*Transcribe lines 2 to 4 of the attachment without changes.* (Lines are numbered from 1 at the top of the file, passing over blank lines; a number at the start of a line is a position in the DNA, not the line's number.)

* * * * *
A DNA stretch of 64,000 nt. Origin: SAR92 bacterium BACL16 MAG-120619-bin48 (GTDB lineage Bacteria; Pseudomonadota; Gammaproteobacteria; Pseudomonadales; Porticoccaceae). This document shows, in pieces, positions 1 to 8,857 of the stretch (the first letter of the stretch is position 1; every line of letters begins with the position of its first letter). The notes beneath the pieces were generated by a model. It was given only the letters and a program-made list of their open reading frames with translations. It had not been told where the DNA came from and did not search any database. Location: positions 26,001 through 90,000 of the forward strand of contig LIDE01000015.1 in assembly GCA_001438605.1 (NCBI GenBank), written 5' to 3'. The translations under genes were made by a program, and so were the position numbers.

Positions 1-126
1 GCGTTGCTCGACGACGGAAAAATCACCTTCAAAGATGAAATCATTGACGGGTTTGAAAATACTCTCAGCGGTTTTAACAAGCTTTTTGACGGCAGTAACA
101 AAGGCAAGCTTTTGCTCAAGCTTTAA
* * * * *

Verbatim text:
Positions 1-126
1 GCGTTGCTCGACGACGGAAAAATCACCTTCAAAGATGAAATCATTGACGGGTTTGAAAATACTCTCAGCGGTTTTAACAAGCTTTTTGACGGCAGTAACA
101 AAGGCAAGCTTTTGCTCAAGCTTTAA